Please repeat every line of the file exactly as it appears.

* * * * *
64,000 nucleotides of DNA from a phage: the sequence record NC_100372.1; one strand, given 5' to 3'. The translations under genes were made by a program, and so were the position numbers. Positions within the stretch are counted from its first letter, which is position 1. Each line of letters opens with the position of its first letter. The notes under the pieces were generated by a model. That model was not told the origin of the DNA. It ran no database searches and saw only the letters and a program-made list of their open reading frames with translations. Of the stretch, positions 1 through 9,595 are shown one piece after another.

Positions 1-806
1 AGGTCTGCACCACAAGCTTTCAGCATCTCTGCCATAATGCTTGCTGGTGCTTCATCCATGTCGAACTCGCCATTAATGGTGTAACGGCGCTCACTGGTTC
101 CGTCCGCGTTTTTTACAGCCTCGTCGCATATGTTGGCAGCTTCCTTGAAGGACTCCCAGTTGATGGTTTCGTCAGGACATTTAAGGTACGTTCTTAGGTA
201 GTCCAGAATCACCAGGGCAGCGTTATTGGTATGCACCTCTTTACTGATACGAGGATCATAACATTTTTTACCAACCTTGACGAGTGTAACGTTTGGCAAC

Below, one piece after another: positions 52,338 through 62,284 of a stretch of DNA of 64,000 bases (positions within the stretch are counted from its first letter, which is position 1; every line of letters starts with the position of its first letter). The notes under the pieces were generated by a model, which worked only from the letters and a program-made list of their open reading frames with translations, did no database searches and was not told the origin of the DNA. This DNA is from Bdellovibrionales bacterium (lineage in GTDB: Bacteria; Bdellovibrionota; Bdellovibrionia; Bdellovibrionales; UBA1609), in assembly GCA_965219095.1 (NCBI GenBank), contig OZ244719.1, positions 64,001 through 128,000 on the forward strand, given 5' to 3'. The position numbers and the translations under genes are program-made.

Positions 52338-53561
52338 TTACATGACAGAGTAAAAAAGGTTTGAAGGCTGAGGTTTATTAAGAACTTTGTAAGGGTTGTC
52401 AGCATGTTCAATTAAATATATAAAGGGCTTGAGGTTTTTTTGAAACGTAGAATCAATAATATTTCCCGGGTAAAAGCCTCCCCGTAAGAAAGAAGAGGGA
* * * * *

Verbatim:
64,000 nucleotides of DNA from a phage: the sequence record NC_100372.1; one strand, given 5' to 3'. The translations under genes were made by a program, and so were the position numbers. Positions within the stretch are counted from its first letter, which is position 1. Each line of letters opens with the position of its first letter. The notes under the pieces were generated by a model. That model was not told the origin of the DNA. It ran no database searches and saw only the letters and a program-made list of their open reading frames with translations. Of the stretch, positions 1 through 9,595 are shown one piece after another.

Positions 1-806
1 AGGTCTGCACCACAAGCTTTCAGCATCTCTGCCATAATGCTTGCTGGTGCTTCATCCATGTCGAACTCGCCATTAATGGTGTAACGGCGCTCACTGGTTC
101 CGTCCGCGTTTTTTACAGCCTCGTCGCATATGTTGGCAGCTTCCTTGAAGGACTCCCAGTTGATGGTTTCGTCAGGACATTTAAGGTACGTTCTTAGGTA
201 GTCCAGAATCACCAGGGCAGCGTTATTGGTATGCACCTCTTTACTGATACGAGGATCATAACATTTTTTACCAACCTTGACGAGTGTAACGTTTGGCAAC

Below, one piece after another: positions 52,338 through 62,284 of a stretch of DNA of 64,000 bases (positions within the stretch are counted from its first letter, which is position 1; every line of letters starts with the position of its first letter). The notes under the pieces were generated by a model, which worked only from the letters and a program-made list of their open reading frames with translations, did no database searches and was not told the origin of the DNA. This DNA is from Bdellovibrionales bacterium (lineage in GTDB: Bacteria; Bdellovibrionota; Bdellovibrionia; Bdellovibrionales; UBA1609), in assembly GCA_965219095.1 (NCBI GenBank), contig OZ244719.1, positions 64,001 through 128,000 on the forward strand, given 5' to 3'. The position numbers and the translations under genes are program-made.

Positions 52338-53561
52338 TTACATGACAGAGTAAAAAAGGTTTGAAGGCTGAGGTTTATTAAGAACTTTGTAAGGGTTGTC
52401 AGCATGTTCAATTAAATATATAAAGGGCTTGAGGTTTTTTTGAAACGTAGAATCAATAATATTTCCCGGGTAAAAGCCTCCCCGTAAGAAAGAAGAGGGA